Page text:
I know Mike did a convincing impression of being a South Londoner. He made a pretty good stab at it. Others will testify to his life as a singer in the Jivin Instructors, devoted follower of Crystal Palace FC, and proud public servant with Southwark Library services.
But for me he was always from the North. Someone who may have parked his accent, but never lost it. Someone who never stopped loving the open spaces of the Pennine moors that backed on to the towns we grew up in, places you could escape to, and slip the parental knot.
I first met him one December morning when he padded into the kitchen at the hotel I worked in, starting a three-week holiday job. Shoulder-length hair and a droopy moustache. He used to say he saw my books before he saw me, after noticing a copy of Finnegans Wake on the window sill of the chalet I bunked in. The spines of my library ostentatiously facing out. It was a bare-faced lie. I would never arrange my shelves that way. But I forgave him for it as I always did – even for more wounding infractions, for he let me down many times over the years. And I was clearly not the only one.
We bonded that winter over music, literature, eccentric village pubs, dirty jokes, bad puns, and other people’s misfortunes. We formed an exclusive club of two he called the Anti-Christmas League and we did to Bing Crosby what the potato peeling machine did to those never-ending bags of KIng Edwards. And by the time he headed back to his Theatre Studies in Stratford-on-Avon an unmistakeable friendship had taken root.
A few months later I went back to live at home, enduring a series of factory jobs that would pay for shoe-string tours of Europe in between. But each summer Mike would head north again, like a migrating bird, to shelter me in his wings, as he made Lancashire come alive again, keeping me safe, even while leading me down lengthening avenues of mischief. Or ‘ginnels’ as we would have enjoying calling them. Because, wherever we went, something unexpected would always be round the corner, something bizarre, marvelous or hilarious.
It took me a while to realise they didn’t always happen by chance. I had no idea how we ended a long zig-zagging day at the Liberal Club in Summerseat on the wild fringes of Greater Manchester. It seemed just another predictable coincidence when it turned out that the young woman Mike seemed very comfortable with at the bar was his English teacher from school. We were miles from home and without transport and she offered to put us up for the night. Waking up on the sofa the next morning I was surprised – but enormously impressed – to discover that he had not slept in the spare room. Evidently Kath had introduced him to more than just Shakespeare.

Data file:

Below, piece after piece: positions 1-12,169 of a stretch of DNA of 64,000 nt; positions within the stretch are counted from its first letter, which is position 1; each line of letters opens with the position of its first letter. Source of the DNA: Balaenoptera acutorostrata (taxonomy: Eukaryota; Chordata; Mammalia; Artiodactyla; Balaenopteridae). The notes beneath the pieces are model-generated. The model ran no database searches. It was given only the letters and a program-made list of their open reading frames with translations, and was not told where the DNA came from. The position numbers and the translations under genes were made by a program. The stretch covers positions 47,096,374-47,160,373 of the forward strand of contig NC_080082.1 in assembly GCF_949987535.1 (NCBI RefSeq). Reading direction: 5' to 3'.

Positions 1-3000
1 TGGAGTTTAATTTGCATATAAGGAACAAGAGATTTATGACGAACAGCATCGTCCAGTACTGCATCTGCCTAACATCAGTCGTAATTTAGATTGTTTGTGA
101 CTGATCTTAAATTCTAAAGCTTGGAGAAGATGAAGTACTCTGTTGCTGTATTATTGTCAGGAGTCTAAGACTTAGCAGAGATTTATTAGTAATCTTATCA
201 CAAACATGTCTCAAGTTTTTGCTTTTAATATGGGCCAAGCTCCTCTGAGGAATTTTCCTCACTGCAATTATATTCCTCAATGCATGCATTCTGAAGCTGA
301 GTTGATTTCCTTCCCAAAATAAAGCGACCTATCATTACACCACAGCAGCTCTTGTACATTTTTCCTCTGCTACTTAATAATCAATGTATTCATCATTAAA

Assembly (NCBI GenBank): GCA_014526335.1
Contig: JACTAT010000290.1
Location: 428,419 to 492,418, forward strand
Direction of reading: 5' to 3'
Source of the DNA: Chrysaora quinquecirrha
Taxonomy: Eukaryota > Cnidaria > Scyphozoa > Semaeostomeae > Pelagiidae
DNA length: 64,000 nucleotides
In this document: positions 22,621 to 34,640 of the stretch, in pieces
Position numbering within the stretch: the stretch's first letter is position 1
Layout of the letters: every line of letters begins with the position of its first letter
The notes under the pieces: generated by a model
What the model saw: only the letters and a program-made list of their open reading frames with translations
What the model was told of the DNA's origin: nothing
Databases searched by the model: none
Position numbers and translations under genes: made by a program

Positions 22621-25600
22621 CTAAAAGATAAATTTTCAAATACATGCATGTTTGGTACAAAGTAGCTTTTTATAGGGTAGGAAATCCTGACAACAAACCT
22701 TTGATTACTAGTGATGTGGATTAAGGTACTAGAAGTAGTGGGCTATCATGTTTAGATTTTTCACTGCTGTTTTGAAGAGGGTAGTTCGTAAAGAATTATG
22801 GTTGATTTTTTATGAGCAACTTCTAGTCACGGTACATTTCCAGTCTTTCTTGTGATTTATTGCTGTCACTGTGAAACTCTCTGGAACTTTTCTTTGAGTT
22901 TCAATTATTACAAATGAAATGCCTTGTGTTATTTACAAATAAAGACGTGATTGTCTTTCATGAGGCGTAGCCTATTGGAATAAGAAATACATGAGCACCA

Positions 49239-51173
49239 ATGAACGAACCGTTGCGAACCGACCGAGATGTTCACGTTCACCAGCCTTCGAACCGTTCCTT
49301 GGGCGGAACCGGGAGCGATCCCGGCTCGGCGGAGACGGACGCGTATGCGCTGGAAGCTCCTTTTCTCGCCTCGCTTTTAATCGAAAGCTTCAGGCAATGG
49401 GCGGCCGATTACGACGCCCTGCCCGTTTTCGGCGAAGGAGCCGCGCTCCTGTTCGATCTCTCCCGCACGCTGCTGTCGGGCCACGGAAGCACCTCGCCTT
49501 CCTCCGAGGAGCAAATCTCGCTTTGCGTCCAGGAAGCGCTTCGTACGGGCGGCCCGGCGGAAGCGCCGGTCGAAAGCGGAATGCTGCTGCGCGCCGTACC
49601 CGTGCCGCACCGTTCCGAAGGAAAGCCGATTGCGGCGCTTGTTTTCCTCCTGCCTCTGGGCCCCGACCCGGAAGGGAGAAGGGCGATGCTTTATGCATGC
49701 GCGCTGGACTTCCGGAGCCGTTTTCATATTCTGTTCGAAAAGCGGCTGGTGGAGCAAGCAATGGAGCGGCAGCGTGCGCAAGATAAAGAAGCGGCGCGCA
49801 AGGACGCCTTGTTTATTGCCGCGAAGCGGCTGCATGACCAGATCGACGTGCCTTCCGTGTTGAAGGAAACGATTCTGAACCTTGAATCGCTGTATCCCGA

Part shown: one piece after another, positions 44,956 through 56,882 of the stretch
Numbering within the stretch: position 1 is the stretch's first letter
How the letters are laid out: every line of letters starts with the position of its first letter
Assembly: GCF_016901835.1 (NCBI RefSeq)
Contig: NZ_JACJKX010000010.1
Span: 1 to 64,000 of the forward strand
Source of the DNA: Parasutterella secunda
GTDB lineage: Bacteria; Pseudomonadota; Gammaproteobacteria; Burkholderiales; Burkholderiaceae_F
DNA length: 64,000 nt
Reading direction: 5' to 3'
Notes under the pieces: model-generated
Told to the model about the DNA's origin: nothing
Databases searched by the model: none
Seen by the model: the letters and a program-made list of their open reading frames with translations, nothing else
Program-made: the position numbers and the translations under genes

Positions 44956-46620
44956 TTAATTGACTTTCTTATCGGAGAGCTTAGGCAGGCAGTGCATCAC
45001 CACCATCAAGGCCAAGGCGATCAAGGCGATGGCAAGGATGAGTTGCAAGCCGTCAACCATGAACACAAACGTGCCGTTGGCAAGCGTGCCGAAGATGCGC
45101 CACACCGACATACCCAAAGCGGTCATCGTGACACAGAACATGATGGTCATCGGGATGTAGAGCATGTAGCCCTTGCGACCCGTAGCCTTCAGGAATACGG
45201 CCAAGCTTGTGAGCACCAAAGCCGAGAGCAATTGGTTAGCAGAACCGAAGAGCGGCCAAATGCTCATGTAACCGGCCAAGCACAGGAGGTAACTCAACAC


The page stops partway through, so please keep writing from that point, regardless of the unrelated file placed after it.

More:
I don’t know how much he learnt at college. I’d say he was self-taught, most of his reading being for its own sake, not for some course or other. He swept up many fragments of science, history, and geography in his net. Some of them still linger in my subconscious: the gregarious habits of the Manx shearwater, the vending machines built for Penguin books, the origin of the phrase ‘as dim as a Toc H lamp.’
I remember the time he stayed at my parents’ holiday cottage in the Lakes, carefully documenting in the Visitors Book our heroic drinking as much as the walks we did. Some goody two-shoes made me tear out the page before we left – just a little too vernacular for my mum and dad, I thought, but I also obscurely sensed it was worth keeping. In one entry, he gleefully mocked the pretentious over-wrought lyricism of a previous guest by writing simply, in capital letters, ‘ET IN ARCADIA EGO.’ A Latin phrase I think he picked up from Evelyn Waugh and which – as he delighted in explaining to me – meant that even amid the nymphs and shepherds of an earthly paradise, death is never far away. A memento mori that has extra poignancy now.
And I treasure another riposte of his I’ve kept, this one answering me, after I enthused about a new record I just bought, ‘Looking for the Perfect Beat’ by Afrika Bambaata. Typed on the back of a picture postcard featuring a laughably civic photo of Plymouth city centre, which he carefully defaced with inappropriate stickers, he seeks clarification of our summer plans, and bombards me with the music he’s been listening to: Angela Bofill, Prince Charles and the Beat Band, The SalSoul Orchestra, Steve Arrington, The Jammers, The Chevalier Brothers. ‘You sure you’ve been looking for the perfect beat?’ he asks. And then, in closing, another rhetorical question: ‘In an imperfect world, can a beat be perfect?’ Something I have pondered many times over the years.
He especially enjoyed springing his erudition on the unwary. Once, when we were hitch-hiking to Glencoe, drenched to the skin after an hour on the slip road and a sleepless night at a service station, we were picked up by a suit in a posh car. As we bundled ourselves and our rucksacks in the back seat, Mike recognised Beethoven on the radio. In his plummiest voice he boomed, as the Audi rejoined the carriageway, ‘Just in time for the minuet from the 8th symphony!’
It was the Allegretto from the 7th, but I didn’t say anything. Facts were always secondary to the dramatic effect. And to be sure some of the stories he told were decidedly iffy. Though when I checked them out, even the weirdest ones usually checked out. Approximately. For he had a remarkable memory, when it suited him. Only a few weeks before he died – which soon seemed like an age ago – he was enthusing about W H Auden, reciting lines, word-perfect, from what he called ‘that triumph of populism’, The Night Mail.
Speaking at the funeral, I would conclude with a poem. But no, not by Auden, not that one, made famous by John Hannah – but one of Mike’s own, written in the second blush of fatherhood. It’s called ‘Year Dot (after Sylvia Plath)’.